High speed, long range 75m superyacht concept

Central Yacht, a partnership of architects, engineers and captains with extensive operational experience of significant yachts worldwide, have talked to SYT about one of their most innovative projects, based on an length of 70-75 metres, and looks at the achievement of ultra-high speeds combined with long-range cruising and to be able to use standard marina facilities.

The power plant had to be very flexible and powerful, and hull construction no wider or deeper than a conventional monohull. The innovative hull is based on the SWATH principal, but using a single hull for reduced beam. Stability at high speed is achieved by hydrofoils with active ride control. The submerged hydro-efficient torpedo gives great stability at anchor and when at slow speed in long-range displacement mode. As speed increases, the upper hull first enters the planing mode before rising on the foils, which are controlled automatically to compensate for pitch and roll. The torpedo always remains submerged.

The highly flexible and efficient power and propulsion package is a modified gas turbine/diesel-electric hybrid. The design features a central 20MW (19,388kW) gas turbine electric generator, a centreline electric propulsion motor of 15MW (14,913kW) and two conventional 5MW (5,219kW) wing engines driving through a combined shaft generator/motor.

In sprint mode the gas turbine powers the central electric motor and the two wing electric motors. For fast cruising, the gas turbine is not used and both wing engines can be used to achieve 20 knots plus. For economy cruising of 15 knots, a single wing engine can be used in combined propulsion and generator mode with the electricity used to power the other wing engine electric motor.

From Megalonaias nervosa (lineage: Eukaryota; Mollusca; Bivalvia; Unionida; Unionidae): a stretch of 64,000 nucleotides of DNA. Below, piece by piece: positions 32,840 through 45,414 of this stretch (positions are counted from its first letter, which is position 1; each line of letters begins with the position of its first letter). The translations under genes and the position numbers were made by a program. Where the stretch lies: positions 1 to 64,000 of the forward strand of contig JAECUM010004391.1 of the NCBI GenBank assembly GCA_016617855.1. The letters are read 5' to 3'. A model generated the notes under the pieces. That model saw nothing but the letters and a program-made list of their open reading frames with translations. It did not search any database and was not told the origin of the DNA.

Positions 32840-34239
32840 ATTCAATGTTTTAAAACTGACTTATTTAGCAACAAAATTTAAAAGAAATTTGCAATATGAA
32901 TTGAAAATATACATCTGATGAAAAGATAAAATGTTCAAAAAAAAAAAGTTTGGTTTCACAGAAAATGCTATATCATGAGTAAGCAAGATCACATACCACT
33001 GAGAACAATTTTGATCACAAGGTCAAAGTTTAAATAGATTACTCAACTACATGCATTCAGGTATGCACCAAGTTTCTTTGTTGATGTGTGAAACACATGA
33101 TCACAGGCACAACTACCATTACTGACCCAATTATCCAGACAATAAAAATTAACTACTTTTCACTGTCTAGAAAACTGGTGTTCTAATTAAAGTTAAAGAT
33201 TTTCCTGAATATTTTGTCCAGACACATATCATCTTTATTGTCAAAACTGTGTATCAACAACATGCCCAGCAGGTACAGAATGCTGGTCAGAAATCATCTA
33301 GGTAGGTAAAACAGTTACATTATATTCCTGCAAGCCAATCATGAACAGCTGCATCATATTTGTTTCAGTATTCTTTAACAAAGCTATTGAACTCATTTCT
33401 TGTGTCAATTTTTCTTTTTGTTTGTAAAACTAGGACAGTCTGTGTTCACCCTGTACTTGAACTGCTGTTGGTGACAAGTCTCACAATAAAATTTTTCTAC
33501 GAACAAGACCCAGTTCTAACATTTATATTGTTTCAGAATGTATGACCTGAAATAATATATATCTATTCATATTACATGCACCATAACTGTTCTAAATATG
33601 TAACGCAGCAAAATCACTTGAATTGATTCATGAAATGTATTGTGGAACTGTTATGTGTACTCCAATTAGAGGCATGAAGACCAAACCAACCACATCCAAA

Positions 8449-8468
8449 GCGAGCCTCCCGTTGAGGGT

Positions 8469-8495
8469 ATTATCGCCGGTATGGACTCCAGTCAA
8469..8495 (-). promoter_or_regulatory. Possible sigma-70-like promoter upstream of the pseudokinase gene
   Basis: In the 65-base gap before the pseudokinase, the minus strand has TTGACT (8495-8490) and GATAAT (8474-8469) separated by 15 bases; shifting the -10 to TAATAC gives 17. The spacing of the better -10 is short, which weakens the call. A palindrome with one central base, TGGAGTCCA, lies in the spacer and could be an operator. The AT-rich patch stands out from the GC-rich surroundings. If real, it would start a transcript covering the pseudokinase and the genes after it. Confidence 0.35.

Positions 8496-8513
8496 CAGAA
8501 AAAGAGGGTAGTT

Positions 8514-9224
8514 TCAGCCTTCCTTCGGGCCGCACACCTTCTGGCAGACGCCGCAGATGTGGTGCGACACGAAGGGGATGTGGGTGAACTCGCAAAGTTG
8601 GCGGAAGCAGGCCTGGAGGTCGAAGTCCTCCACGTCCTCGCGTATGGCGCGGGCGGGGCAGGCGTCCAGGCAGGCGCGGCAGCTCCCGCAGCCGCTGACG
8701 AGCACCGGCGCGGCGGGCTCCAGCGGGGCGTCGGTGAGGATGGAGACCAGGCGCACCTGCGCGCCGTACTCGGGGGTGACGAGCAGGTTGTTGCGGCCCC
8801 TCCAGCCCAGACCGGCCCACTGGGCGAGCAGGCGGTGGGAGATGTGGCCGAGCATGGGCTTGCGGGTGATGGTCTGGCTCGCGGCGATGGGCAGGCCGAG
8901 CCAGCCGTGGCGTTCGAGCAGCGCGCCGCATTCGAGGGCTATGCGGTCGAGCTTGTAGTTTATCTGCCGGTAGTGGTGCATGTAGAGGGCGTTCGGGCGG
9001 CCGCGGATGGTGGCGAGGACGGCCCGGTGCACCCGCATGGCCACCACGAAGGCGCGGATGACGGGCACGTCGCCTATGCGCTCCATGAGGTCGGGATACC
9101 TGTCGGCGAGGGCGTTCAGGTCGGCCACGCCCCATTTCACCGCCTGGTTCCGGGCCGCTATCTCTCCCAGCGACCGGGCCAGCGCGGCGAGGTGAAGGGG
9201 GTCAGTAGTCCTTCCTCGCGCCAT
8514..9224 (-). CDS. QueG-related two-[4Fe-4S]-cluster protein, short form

The principal design benefits are very high speeds and safety; speeds of 50 knots can be achieved with great security. Loss of propulsion power, or collision of a foil with an underwater obstruction, will cause the hull to settle down into high-speed planing mode and not result in catastrophic deceleration, as well as extended cruising range. The very adaptable power plant configuration and capable hull design provides a range of 7,000nm at slow cruising speeds. However, even when fast cruising at 25 knots, the vessel can still comfortably achieve transatlantic crossings.

Using a monohull configuration means that standard marina berths can be used, giving much greater cruising possibilities. Additionally, the hull form and large foils offer superior static stability when at anchor. Active control of the foils will reduce roll at zero speed to imperceptible levels. At speed, the foils’ positioning far forward and astern means that effective control of pitch and roll can be achieved.

The different technology used in the vessel is already in use and well proven. Combining the different design ideas into a yacht is groundbreaking, but does not compromise any of the existing technology, with the first turbo-electric yacht delivered in the 1930s.

By Gemma Fottles



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